After I shaped the edge and back of the platter, and cut the stock, I turned the piece around on the lathe so the unfinished face could be cut, smoothed and detailed.
Feeling tired, my inexperience at judging the right cutting angle got a little worse and I caught the edge of my tool in the wood, jolting the platter from the chuck. It fell to the floor with a loud crash. The woodshop had heard this sound already in our class—most wood turners, novice and proficient, catch their blade at some point. It shook me up a little, but I quickly realized the mistake I made with the cutting tool.
After I talked with classmates and the instructors again about how to hold and position the cutting tools, I realized I could salvage my platter.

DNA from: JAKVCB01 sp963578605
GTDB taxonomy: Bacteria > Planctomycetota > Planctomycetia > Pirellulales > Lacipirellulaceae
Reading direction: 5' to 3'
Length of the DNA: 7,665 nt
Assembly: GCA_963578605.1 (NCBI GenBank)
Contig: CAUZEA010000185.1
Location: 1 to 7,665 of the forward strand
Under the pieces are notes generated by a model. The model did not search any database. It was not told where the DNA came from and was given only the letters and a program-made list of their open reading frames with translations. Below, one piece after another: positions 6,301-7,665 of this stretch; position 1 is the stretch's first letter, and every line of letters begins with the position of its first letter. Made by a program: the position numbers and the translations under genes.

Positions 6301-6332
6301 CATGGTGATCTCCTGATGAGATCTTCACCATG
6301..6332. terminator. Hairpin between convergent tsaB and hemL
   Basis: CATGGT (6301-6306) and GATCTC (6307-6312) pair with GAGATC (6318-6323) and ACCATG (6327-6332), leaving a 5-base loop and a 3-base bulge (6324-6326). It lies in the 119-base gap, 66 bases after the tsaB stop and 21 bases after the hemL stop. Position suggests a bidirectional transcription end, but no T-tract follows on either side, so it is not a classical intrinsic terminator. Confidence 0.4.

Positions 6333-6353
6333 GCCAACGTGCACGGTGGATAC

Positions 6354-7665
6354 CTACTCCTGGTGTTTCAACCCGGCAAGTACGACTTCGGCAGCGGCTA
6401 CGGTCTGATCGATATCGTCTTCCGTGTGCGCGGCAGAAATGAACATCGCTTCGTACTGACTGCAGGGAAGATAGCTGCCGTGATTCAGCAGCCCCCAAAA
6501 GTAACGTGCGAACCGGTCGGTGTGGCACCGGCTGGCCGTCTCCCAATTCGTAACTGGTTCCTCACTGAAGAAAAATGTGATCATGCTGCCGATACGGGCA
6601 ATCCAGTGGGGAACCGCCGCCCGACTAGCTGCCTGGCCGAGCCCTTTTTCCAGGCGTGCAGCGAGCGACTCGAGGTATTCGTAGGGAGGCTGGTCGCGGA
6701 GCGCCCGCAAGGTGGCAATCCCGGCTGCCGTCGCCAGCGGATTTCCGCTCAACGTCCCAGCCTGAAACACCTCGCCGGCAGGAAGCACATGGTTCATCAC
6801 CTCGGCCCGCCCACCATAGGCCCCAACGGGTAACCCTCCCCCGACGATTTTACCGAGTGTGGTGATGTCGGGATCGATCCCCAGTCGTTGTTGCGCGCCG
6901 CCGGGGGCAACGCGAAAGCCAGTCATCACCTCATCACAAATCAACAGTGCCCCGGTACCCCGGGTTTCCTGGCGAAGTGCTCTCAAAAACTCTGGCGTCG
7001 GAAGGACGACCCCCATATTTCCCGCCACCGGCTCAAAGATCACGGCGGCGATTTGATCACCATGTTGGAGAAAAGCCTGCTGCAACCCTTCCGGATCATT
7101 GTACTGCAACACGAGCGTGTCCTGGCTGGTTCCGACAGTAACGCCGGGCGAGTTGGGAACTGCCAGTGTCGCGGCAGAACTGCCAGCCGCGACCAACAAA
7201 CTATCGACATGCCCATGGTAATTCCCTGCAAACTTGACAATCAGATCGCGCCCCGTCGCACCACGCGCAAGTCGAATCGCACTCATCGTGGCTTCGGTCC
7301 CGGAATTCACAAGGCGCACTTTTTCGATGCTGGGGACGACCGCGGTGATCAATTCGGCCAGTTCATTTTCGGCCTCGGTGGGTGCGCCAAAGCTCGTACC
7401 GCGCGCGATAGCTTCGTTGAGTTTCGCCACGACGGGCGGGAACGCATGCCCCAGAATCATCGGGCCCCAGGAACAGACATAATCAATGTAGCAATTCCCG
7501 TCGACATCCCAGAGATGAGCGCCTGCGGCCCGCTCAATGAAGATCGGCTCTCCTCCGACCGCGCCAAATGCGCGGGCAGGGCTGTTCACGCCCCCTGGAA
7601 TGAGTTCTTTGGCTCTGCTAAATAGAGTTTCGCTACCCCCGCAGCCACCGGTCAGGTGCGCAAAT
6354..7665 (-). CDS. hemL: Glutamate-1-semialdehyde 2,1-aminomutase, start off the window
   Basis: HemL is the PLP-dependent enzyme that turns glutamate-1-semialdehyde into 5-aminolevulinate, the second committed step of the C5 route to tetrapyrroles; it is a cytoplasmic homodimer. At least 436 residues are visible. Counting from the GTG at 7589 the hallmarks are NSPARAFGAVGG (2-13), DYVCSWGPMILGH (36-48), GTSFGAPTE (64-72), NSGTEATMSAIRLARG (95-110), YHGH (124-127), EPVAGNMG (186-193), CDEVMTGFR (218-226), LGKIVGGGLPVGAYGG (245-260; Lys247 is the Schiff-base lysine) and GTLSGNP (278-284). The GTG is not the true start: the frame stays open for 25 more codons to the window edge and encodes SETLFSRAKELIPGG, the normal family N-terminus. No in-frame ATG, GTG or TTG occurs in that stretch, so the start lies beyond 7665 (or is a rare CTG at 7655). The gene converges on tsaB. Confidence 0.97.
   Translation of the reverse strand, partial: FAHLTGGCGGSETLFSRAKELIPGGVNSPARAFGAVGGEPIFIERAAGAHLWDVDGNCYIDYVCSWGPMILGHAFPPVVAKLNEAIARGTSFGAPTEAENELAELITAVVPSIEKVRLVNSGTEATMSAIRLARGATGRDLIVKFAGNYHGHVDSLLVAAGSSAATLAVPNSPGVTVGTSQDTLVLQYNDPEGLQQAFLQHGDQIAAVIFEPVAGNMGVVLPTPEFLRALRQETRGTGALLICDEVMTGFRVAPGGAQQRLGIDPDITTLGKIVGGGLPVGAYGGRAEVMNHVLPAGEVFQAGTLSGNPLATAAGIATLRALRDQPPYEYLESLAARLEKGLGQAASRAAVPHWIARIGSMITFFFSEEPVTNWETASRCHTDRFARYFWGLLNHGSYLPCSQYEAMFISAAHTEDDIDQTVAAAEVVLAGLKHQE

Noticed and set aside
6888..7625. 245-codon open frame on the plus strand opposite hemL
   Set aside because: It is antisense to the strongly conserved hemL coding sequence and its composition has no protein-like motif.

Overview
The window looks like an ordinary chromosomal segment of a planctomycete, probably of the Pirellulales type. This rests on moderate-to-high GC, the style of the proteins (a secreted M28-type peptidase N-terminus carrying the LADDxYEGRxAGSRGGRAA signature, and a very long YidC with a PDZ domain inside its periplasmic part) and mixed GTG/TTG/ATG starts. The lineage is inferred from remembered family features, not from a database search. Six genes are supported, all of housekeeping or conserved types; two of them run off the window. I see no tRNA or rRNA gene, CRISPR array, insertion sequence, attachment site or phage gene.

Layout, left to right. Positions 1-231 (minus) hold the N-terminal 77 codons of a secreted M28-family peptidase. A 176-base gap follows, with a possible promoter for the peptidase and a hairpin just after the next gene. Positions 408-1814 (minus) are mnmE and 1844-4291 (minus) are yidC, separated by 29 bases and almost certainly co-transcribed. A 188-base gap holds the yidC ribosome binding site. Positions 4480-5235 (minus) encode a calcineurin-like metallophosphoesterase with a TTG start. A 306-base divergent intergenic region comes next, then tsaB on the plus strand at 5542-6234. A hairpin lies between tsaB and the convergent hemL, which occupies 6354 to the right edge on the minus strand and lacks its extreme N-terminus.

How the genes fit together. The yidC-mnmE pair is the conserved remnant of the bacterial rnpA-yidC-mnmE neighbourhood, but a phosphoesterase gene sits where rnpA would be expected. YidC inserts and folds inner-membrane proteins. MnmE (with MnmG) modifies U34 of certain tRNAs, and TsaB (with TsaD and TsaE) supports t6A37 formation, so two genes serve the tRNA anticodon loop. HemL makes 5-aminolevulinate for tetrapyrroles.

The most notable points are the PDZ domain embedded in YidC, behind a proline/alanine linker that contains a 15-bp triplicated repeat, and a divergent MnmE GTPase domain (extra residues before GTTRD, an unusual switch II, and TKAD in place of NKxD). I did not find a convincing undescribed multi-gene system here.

I also realized the noncompetitive spirit of the Folk School certainly existed in our class. My classmates were eager to help and learn from each other.
Even the more-experienced students sought help from the novice wood turners at different points during the class. My rough day on the lathe was made more than bearable because of the support and guidance from my instructors and fellow classmates.
Wednesday: Lessons Learned
With a good night’s rest, I was eager to reclaim my platter! I learned another lesson from the day before—turning wood when you’re tired is dangerous. Woodturning requires complete concentration and awareness, otherwise the many hazards can turn quickly into accidents and injuries.
With renewed concentration, I finished the platter and moved on to the next project—a goblet!